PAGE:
More and more, people are being encouraged to shop locally — especially on days like Small Business Saturday. This movement isn't a fad or special event, however. It has benefits reaching far beyond keeping small retailers afloat in a difficult economy.
Here are seven reasons why it's important to shop and do business locally whenever possible:
- Stimulation of the local economy. When you shop at locally owned stores, the money you spend stays in the community. And local businesses are more likely to purchase from other local businesses, so the local tax base grows and so do local businesses. A stronger tax base means improved schools, better roads and greater support for local police and fire departments.
- Job creation. Small businesses are big employers. With jobs being created where you live, your friends, neighbors and family can find jobs closer to home. That has a huge impact on family, community and the environment because it keeps money in the community (see No. 1) and cuts back on commutes.
- Better consumer choices. The more choices you have, the better the deals you can find. Small businesses encourage competition in the marketplace in a way that mega-corporations just can't. In addition, local businesses provide products and services from local craftsmen and artisans, offering unique options you won't find in national stores. You have an opportunity to buy what you truly want instead of being forced into selecting from a handful of low-quality, high-profit-margin items. Many people don't shop locally because they think they can't buy the things they need in a local store. Not true! Small business owners are more than willing to carry and stock special items.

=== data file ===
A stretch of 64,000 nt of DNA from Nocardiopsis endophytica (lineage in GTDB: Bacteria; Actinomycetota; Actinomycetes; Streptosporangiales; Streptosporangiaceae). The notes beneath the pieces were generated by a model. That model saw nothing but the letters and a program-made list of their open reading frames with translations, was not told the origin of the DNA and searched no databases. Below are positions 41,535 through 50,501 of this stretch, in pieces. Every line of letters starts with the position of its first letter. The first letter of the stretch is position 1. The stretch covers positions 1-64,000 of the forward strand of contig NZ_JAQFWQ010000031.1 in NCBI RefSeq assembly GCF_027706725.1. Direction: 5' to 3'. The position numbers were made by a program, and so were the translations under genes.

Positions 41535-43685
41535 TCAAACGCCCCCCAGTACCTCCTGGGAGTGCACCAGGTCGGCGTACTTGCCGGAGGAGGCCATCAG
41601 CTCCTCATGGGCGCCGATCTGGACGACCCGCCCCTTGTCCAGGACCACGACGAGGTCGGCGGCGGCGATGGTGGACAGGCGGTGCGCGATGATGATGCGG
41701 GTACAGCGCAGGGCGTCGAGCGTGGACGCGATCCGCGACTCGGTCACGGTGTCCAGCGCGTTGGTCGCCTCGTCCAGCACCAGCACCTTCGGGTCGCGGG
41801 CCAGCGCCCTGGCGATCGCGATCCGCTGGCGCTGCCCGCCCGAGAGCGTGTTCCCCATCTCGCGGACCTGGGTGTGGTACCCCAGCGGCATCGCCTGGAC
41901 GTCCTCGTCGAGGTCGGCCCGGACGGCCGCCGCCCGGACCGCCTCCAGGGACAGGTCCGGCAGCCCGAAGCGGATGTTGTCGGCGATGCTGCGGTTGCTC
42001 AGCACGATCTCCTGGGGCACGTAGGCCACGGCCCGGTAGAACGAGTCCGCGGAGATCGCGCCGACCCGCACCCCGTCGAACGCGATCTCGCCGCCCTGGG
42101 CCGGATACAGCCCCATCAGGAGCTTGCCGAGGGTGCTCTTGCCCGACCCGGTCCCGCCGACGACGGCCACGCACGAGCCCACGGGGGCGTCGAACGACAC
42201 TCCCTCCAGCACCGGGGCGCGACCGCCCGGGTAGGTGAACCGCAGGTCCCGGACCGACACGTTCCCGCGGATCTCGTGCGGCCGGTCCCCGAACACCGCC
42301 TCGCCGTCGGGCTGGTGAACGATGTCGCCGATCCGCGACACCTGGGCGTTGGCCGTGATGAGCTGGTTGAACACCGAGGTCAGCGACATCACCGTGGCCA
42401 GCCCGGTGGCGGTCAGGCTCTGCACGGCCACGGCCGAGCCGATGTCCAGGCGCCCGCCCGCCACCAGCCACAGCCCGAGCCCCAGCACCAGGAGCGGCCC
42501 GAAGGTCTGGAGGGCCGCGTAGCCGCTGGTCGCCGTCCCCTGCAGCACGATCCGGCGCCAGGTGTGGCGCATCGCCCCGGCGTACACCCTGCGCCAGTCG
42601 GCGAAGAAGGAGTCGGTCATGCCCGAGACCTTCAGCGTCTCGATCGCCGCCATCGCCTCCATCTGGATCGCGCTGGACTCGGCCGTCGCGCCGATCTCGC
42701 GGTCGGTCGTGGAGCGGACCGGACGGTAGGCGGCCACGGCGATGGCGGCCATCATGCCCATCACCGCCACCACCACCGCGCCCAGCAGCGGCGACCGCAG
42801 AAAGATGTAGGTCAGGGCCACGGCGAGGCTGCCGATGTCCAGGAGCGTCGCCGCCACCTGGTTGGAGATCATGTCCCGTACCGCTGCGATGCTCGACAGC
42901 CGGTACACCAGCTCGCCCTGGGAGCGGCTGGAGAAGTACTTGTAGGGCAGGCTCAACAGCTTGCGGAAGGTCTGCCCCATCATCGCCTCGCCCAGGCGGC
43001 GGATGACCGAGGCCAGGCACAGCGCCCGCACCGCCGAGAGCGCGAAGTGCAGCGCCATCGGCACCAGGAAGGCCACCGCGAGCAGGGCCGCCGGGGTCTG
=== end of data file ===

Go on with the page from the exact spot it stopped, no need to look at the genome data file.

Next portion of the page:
- Better customer service. When you run into a problem, you're more likely to receive a satisfactory resolution from a local business owner than from a big-box chain. That's because you probably know the people in charge at a local store. Large chains are often bureaucratic, and by the time you're in touch with someone empowered to remedy the problem, you're frustrated beyond repair.
- A greener environment. Small businesses are usually centrally located and easily accessed from a town center, reducing sprawl and habitat loss. Plus you use less fuel getting to and from the shop.
- Greater non-profit support. Local businesses tend to donate more to local non-profits, directly benefitting your friends, family and neighbors.
- Your bottom line. Because local businesses help grow the economic base of the community, the dollars you spend have the ripple effect. That money will eventually find its way back to you. And that's not all. Small towns are more likely to survive downturns with a thriving business base, so shopping local can help keep your neighborhood safer and stabilize home values.
Remember, you don't have to shop locally every time to make an impact. Just getting in the mindset of doing business locally first is all it takes to start improving your community.
For help with marketing, finance, business ideas, management or growing your business, visit your local Small Business
& Technology Development Center.
This story was featured in the Oct. 2013 newsletter